Referring now to FIG. 2, there is illustrated a partially schematic, partially diagrammatic representation of a preferred embodiment of a circuit which comprises the optical pickoff component of a DC tissue spectrophotometer detector 10 contemplated for use in the system of the present invention. The detector 10 is shown for illustrative purposes mounted against a skin surface 25 of a subject. In a typical configuration, the detector is mounted against either large, homogeneous muscles, such as the gastrocnemius or the quadriceps or against the forehead of an adult. Two lamps 12,14 and two detectors 16,18 are contained in a flexible waterproof array. Also contained in the array is an opaque specular barrier 11, which preferably comprises concentric rings of material between the lamps 12,14 and the detectors 16,18 which acts as a barrier zone to light of a specified wavelength. Most preferably, the material which comprises the barrier zone 11 will not only be opaque to light within a specified region, but will further act as an absorber as well. The configuration of dual wavelength light sources combined with a barrier zone is disclosed in "Optical Coupling System for Use in Monitoring Oxygenation State Within Living Tissue", application Ser. No. 266,116; filed Nov. 2, 1988; and application Ser. No. 583,006, filed Sep. 17, 1990, a continuation thereof, both of which are incorporated herein by reference.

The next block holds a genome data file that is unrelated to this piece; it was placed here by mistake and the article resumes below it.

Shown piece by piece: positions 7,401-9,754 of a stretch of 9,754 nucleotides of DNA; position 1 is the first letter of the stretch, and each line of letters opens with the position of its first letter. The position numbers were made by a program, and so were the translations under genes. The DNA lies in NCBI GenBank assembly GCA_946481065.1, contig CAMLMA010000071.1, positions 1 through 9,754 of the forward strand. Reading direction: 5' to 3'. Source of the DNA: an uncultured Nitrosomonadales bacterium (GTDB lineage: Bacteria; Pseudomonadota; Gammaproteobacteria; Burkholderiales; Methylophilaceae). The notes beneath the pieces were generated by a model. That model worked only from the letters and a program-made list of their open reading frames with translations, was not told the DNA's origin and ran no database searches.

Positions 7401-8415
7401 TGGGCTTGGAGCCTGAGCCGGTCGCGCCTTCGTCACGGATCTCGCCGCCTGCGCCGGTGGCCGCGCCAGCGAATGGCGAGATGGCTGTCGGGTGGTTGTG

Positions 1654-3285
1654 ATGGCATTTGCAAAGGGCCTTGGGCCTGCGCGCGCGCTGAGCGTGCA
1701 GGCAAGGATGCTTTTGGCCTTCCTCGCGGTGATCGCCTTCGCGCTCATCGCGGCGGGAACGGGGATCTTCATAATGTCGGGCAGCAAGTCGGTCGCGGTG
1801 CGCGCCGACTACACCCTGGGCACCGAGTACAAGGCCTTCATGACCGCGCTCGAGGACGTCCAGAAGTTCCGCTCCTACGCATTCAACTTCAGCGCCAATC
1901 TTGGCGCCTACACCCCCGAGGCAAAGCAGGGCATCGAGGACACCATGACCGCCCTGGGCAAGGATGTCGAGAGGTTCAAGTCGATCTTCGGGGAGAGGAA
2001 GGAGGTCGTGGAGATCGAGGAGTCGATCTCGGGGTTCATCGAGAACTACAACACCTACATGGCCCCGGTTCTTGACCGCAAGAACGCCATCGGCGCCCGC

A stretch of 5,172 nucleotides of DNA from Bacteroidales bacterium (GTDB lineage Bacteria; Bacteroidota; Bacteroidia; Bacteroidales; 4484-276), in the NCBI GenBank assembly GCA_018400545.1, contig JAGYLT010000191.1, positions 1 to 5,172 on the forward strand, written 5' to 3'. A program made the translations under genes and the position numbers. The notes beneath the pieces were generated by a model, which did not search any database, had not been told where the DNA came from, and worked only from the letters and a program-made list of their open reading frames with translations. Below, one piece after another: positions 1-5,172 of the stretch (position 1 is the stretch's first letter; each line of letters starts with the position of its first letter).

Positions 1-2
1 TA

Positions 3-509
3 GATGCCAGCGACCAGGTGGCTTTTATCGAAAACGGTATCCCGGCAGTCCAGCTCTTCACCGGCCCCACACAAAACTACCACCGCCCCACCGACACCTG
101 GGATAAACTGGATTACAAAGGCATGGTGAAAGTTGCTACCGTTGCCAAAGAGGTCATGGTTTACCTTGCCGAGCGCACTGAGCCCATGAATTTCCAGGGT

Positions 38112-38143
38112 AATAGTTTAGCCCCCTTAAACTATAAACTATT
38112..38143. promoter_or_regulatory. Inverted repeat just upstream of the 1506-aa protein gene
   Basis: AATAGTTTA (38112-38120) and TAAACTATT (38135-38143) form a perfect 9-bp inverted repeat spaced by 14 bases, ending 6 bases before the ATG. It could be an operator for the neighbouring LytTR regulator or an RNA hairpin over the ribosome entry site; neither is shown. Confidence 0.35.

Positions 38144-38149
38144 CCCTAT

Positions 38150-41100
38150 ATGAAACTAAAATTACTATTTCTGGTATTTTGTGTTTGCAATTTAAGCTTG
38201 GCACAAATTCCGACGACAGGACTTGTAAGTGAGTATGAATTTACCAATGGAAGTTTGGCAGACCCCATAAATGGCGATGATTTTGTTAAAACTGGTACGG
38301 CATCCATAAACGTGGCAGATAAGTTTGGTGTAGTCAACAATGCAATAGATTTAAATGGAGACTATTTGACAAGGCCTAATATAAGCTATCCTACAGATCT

Thus, superficial light rays from the skin are, in effect, blocked by the opaque barrier 11 from entering the detectors 16,18. This blocking action by the barrier 11 of these superficial rays enables the system to determine the oxygenation state of hemoglobin within the muscle rather than at the skin surface. The rays that migrate deep within the tissue are received by the detectors 16,18. The light rays that migrate superficially "escape" through the skin surface and will be absorbed by the opaque barrier 11. When, for example, a 760 nm impulse is applied, the deoxygenated hemoglobin (Hb) within the muscle is detected and when an 800 nm signal is applied, the oxygenated and deoxygenated hemoglobin (HbO2 and Hb) within the tissue region are detected. The system is able to ignore the oxygenation state at the skin surface and determine that within the tissue.